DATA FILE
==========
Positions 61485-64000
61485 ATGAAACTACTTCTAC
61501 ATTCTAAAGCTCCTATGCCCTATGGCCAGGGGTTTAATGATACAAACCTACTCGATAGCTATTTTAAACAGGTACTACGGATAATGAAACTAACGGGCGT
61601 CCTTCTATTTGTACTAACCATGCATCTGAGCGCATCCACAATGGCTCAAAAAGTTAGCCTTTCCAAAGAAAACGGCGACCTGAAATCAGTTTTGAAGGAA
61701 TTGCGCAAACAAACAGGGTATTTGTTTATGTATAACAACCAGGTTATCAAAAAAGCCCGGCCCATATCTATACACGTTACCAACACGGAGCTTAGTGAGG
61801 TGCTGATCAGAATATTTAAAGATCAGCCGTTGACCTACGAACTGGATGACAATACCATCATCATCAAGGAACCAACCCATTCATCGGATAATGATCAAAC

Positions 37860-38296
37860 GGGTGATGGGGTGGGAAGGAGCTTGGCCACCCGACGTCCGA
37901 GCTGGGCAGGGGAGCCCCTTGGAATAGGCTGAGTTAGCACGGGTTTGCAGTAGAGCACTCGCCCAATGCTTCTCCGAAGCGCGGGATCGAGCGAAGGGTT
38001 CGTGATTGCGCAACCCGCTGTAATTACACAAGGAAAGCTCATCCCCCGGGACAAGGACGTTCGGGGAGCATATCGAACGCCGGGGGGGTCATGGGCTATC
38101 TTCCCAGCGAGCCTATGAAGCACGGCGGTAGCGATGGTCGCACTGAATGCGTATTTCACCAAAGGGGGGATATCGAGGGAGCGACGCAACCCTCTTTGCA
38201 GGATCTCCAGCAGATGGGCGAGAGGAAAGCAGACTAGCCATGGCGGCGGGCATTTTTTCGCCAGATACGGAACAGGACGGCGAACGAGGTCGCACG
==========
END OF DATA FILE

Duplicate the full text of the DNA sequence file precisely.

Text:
Positions 61485-64000
61485 ATGAAACTACTTCTAC
61501 ATTCTAAAGCTCCTATGCCCTATGGCCAGGGGTTTAATGATACAAACCTACTCGATAGCTATTTTAAACAGGTACTACGGATAATGAAACTAACGGGCGT
61601 CCTTCTATTTGTACTAACCATGCATCTGAGCGCATCCACAATGGCTCAAAAAGTTAGCCTTTCCAAAGAAAACGGCGACCTGAAATCAGTTTTGAAGGAA
61701 TTGCGCAAACAAACAGGGTATTTGTTTATGTATAACAACCAGGTTATCAAAAAAGCCCGGCCCATATCTATACACGTTACCAACACGGAGCTTAGTGAGG
61801 TGCTGATCAGAATATTTAAAGATCAGCCGTTGACCTACGAACTGGATGACAATACCATCATCATCAAGGAACCAACCCATTCATCGGATAATGATCAAAC

Positions 37860-38296
37860 GGGTGATGGGGTGGGAAGGAGCTTGGCCACCCGACGTCCGA
37901 GCTGGGCAGGGGAGCCCCTTGGAATAGGCTGAGTTAGCACGGGTTTGCAGTAGAGCACTCGCCCAATGCTTCTCCGAAGCGCGGGATCGAGCGAAGGGTT
38001 CGTGATTGCGCAACCCGCTGTAATTACACAAGGAAAGCTCATCCCCCGGGACAAGGACGTTCGGGGAGCATATCGAACGCCGGGGGGGTCATGGGCTATC
38101 TTCCCAGCGAGCCTATGAAGCACGGCGGTAGCGATGGTCGCACTGAATGCGTATTTCACCAAAGGGGGGATATCGAGGGAGCGACGCAACCCTCTTTGCA
38201 GGATCTCCAGCAGATGGGCGAGAGGAAAGCAGACTAGCCATGGCGGCGGGCATTTTTTCGCCAGATACGGAACAGGACGGCGAACGAGGTCGCACG